Delegate Robert G. Marshall’s HB 1587 Sent to House of Delegates Senator Ken T. Cuccinelli’s SB 1431 Sent to Senate

Richmond, VA – Identical House and Senate bills prohibiting the Virginia government from complying with provisions of the Federal REAL ID Act that compromise the privacy rights of Virginia’s citizens passed committees of both chambers today, and are headed to the floor of both.
Marshall’s bill was reported from the House Transportation Committee this morning. Cuccinelli’s bill was reported from the Senate Transportation Committee early this evening.
“We’re pleased with the progress these bills are making this year,” said ACLU of Virginia Executive Director Kent Willis. “REAL ID not only allows the government to create an massive new data base containing highly personal data about nearly every adult in the United States, but that data base will almost certainly become a gold mine for identity thieves.”
“Word is finally getting out that REAL ID is a very real threat to our privacy rights,” added ACLU Legislative Counsel Hope Amezquita. “Legislators clearly want to limit its impact in Virginia, and these bills are a good start.”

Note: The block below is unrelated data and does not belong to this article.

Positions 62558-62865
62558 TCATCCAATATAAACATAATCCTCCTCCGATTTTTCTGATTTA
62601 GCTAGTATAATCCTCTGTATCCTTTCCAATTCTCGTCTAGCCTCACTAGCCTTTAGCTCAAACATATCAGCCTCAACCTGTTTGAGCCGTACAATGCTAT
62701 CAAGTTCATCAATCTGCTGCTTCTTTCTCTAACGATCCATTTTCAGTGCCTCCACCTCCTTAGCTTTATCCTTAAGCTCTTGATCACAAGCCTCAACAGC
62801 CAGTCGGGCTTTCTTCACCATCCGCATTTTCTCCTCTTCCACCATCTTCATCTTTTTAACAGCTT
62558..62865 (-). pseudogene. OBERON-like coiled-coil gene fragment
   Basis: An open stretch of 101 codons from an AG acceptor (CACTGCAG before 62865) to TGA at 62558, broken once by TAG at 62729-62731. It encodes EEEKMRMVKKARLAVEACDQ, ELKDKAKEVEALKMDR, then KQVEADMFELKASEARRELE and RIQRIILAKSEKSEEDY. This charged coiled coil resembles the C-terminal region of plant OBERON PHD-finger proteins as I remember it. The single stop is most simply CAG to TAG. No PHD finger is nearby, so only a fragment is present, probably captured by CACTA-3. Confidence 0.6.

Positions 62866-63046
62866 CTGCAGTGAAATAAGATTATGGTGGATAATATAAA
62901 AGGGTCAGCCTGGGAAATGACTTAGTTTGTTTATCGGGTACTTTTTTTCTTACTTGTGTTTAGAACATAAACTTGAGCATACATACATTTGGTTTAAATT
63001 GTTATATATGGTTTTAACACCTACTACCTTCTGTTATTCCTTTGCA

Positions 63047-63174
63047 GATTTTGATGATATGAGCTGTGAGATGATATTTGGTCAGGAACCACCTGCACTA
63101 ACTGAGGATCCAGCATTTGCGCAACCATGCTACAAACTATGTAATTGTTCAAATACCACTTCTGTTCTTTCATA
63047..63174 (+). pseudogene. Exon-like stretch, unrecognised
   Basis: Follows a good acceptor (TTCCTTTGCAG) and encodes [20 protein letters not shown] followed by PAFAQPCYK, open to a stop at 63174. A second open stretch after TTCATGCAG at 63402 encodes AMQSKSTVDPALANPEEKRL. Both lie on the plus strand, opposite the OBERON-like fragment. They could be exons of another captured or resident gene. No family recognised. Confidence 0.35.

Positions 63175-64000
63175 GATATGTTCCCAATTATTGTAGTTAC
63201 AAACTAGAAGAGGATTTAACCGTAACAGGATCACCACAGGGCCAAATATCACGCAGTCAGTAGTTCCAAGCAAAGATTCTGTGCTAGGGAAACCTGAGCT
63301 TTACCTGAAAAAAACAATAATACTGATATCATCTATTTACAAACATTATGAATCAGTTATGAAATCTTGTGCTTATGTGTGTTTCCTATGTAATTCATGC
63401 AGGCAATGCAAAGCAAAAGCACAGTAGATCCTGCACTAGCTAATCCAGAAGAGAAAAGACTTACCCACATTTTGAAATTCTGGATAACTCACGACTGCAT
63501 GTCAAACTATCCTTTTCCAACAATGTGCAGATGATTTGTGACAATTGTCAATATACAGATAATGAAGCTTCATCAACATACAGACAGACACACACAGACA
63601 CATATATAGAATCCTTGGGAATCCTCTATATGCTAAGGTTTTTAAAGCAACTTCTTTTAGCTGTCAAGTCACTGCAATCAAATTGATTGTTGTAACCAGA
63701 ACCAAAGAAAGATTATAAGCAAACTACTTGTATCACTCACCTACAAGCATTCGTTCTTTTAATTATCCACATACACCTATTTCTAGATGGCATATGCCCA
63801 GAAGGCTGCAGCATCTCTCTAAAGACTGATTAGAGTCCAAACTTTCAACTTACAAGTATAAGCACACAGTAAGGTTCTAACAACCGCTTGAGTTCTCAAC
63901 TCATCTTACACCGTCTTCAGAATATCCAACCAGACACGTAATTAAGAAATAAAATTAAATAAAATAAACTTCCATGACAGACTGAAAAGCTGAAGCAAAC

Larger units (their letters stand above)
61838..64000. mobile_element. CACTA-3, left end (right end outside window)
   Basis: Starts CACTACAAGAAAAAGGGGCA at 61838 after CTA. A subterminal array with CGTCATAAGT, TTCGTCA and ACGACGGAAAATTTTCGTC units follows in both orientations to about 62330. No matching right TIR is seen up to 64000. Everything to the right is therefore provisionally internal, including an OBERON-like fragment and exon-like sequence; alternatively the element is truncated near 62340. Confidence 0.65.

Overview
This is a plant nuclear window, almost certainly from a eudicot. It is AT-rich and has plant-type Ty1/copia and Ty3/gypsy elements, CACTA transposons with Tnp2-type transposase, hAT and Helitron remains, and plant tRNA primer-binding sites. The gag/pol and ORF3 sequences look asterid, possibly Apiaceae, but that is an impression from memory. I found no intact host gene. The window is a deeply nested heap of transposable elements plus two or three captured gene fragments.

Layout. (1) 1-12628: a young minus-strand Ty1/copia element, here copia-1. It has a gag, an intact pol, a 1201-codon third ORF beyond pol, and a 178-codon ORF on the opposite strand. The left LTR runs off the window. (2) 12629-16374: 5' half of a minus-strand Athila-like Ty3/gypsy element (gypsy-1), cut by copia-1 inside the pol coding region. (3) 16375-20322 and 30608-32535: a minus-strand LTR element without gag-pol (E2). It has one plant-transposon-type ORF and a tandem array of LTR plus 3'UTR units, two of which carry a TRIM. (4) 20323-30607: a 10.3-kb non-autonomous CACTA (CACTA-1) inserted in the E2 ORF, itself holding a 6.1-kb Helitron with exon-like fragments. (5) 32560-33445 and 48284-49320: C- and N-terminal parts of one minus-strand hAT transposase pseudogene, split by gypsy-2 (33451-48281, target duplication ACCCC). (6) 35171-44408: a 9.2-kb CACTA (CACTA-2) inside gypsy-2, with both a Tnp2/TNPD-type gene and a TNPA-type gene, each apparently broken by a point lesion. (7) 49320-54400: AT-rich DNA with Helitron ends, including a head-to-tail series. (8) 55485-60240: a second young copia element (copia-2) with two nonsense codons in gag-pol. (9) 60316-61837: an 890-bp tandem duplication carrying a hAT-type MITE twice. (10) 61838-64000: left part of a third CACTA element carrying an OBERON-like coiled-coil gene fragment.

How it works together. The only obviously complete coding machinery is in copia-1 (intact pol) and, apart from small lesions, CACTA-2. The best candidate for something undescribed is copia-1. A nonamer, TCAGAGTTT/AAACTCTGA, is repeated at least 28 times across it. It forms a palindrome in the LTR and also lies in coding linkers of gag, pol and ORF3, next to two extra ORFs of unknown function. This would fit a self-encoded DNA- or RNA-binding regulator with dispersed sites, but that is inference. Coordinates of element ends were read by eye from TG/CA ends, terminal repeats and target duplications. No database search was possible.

Passed by Congress in 2005, but still unimplemented, the Real ID Act requires every state DMV to issue a federally-approved driver’s license that will become part of a national database. Real IDs will be required to board an airplane and to access many federal facilities.
If the bills become law, Virginia will join 21 other states that have passed anti-Real ID Act legislation, some asking Congress to amend the law, some refusing to comply with some portions of the law, and others rejecting the law entirely. (For more information on REAL ID and actions taken by other states, visit
The Virginia bills are not an outright rejection of Real ID but prevent any ID or database linked to the ID from containing biometric data (such as DNA, fingerprints, or retinal scans) or financial information that compromises “economic privacy” (such as tax returns or personal investment information).
Real ID Act opponents say it will cost billions of dollars to implement, will greatly complicate and congest the system for obtaining drivers’ licenses by requiring background checks on every applicant, and will, in effect, create a mandatory national ID system.

Contact: Kent Willis (office) 804/644-8022